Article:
Dimensions of holotype (in mm)

Body length 28.3 (female); length of head 3.9, high 5.7; length of antenna 13.5; length of mesosoma 9.4, width 6.6; length of pronotum 2.5, width 2.3; length of mesonotum 5.7, width 3.3; length of metanotum 1.0, width 3.2; length of metapostnotum 0.6, width 3.2; length of propodeum 2.4, width 4.2; length of metasoma 15.1, length of first metasomal segment 4.8, width 3.8, length of second metasomal segment 3.6, width 3.8; length of third metasomal segment 2.6, width 3.8; length of remaining metasomal segments 7.4, maximal width 4.8, length of valvifer: first 1.2, second 2.5, third 1.3; length of ovipositor 50.6; length of fore leg: coxa 1.5, trochanter 0.9, trochantellus 0.5, femur 3.8, tibia 3.2, tarsomeres I-V: 2.8, ?, 1.2, 0.4, 0.6; length of mid leg: coxa 2.0, trochanter 1.0, trochantellus 0.8, femur 4.4, tibia 4.8, tarsomeres I-V: 2.9, ?, 0.7, 0.6, 0.6; length of hind leg: coxa 3.8, trochanter 0.7, trochantellus 0.9, femur 6.2, tibia 9.0, tarsomeres I-V: 3.8, 1.0, 0.8, 1.0, 0.9.

Proephialtitia Li, Shih, Rasnitsyn & Ren, gen. nov.

urn:lsid:zoobank.org:act:8C5DB8DD-85FD-4DBC-9527-36F7268AD371

Etymology

The generic name is a combination of the Greek prefix ‘pro-’ (meaning the former) and a modification of the genus name Ephialtites. The gender is feminine.

Diagnosis

Body very large with long ovipositor in female. Wing venation nearly complete: forewing with 1-Rs slightly reclival, shorter than 1-M and distinctly angular to it (for about 120°), and distant from pterostigma for almost 3 times its own length, 1r-rs short or absent; 2r-rs, 2r-m, 3r-m, 2 m-cu, cu-a and a1-a2 present, base of cell 2rm proximal in respect of pterostigma base, 2r-m and 3r-m subvertical, distant for much more than their own lengths, cu-a interstitial; hind wing with Rs, M, Cu and r-m, cu-a present, 1-M gently curved, cu-a slightly antefurcal. Ovipositor almost straight, much longer than body.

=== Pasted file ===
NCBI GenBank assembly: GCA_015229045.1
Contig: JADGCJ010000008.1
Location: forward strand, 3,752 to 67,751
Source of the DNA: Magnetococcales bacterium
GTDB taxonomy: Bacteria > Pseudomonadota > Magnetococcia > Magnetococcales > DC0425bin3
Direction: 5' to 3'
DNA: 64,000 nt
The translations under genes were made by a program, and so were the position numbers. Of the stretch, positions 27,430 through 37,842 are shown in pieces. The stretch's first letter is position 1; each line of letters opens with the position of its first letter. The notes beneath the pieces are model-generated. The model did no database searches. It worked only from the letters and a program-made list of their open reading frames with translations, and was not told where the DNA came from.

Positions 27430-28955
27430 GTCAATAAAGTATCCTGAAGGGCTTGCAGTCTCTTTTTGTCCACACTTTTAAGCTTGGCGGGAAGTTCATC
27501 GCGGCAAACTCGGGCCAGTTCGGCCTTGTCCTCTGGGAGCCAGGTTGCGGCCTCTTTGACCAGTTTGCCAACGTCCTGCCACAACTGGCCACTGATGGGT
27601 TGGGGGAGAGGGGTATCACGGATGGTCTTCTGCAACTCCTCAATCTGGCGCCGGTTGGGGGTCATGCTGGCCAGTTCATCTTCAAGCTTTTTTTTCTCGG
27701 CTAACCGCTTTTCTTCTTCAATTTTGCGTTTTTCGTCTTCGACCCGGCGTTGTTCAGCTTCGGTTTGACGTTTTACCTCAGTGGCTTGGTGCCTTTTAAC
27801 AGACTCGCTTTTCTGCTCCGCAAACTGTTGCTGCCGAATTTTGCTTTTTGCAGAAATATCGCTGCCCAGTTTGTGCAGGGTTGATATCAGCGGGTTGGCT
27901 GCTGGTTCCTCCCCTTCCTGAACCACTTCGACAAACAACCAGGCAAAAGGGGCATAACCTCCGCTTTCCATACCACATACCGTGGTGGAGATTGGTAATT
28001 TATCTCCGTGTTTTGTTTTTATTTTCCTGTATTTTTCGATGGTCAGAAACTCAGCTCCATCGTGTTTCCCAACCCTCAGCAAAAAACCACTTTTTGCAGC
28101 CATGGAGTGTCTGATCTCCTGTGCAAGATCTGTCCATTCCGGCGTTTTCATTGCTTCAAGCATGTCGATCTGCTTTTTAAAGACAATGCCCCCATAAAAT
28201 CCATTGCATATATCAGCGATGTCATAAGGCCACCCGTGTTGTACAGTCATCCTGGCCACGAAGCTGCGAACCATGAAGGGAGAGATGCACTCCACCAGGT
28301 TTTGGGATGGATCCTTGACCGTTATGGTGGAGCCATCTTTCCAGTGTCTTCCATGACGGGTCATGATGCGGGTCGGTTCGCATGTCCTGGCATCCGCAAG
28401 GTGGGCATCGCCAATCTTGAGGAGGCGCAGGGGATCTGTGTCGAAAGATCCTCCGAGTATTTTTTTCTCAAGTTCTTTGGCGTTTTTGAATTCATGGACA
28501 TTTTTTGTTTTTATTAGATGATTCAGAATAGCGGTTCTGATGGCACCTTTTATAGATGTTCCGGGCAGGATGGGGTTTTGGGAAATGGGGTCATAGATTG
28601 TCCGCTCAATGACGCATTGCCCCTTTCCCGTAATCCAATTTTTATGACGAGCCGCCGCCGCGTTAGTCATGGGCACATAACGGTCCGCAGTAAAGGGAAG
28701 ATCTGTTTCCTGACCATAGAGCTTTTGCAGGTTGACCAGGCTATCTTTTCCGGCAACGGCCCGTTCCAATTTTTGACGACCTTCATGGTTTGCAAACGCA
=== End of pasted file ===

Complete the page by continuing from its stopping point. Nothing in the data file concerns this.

Remarks

For comparison to other genera, see key below.

Proephialtitia acantha Li, Shih, Rasnitsyn & Ren, sp. nov.

urn:lsid:zoobank.org:act:5C829AB1-EBC6-4028-95A1-E8AA5EBC69F2

Etymology

The specific name is derived from the Latin word “acantha”, meaning thorn or stinger, referring to its long and straight ovipositor.

Diagnosis

Forewing with 1r-rs absent, cell 2rm nearly as long as 3rm. First metasomal segment distinctly widening rearwards. Forewing with apex distinctly darkened in fore half only.

Holotype

CNU-HYM-NN-2014004, part and counterpart, almost complete female wasp preserved in slightly ventrolateral and dorsolateral aspect, body well-preserved but wings damaged (Figures 3, 4 and 5).
Figure 3

Photographs of Proephialtitia acantha gen. et sp. nov. Holotype CNU-HYM-NN-2014004. A, Part. B, Counterpart. Scale bars: 5 mm.

Figure 4

Photographs of Proephialtitia acantha gen. et sp. nov. Holotype CNU-HYM-NN-2014004. A, Interpretations of right forewing of counterpart. B, Interpretations of left forewing of counterpart. C, Interpretations of right forewing of counterpart with alcohol. D, Interpretations of left forewing of counterpart with alcohol. E, Interpretations of part of the matasoma with alcohol. F, Interpretations of part of the matasoma. Scale bars: 5 mm. VII, the seventh metasomal segment; VIII, the eighth metasomal segment; Vf2, the second Valvifer; IX, the ninth metasomal segment; OS, ovipositor sheath; OV, ovipositor.

Figure 5

Line drawings of Proephialtitia acantha gen. et sp. nov. Holotype CNU-HYM-NN-2014004. A, Body with wings. B, Interpretations of wings. C, Interpretations of part of the matasoma. Scale bar: 5 mm. VII, the seventh metasomal segment; VIII, the eighth metasomal segment; Vf2, the second Valvifer; IX, the ninth metasomal segment.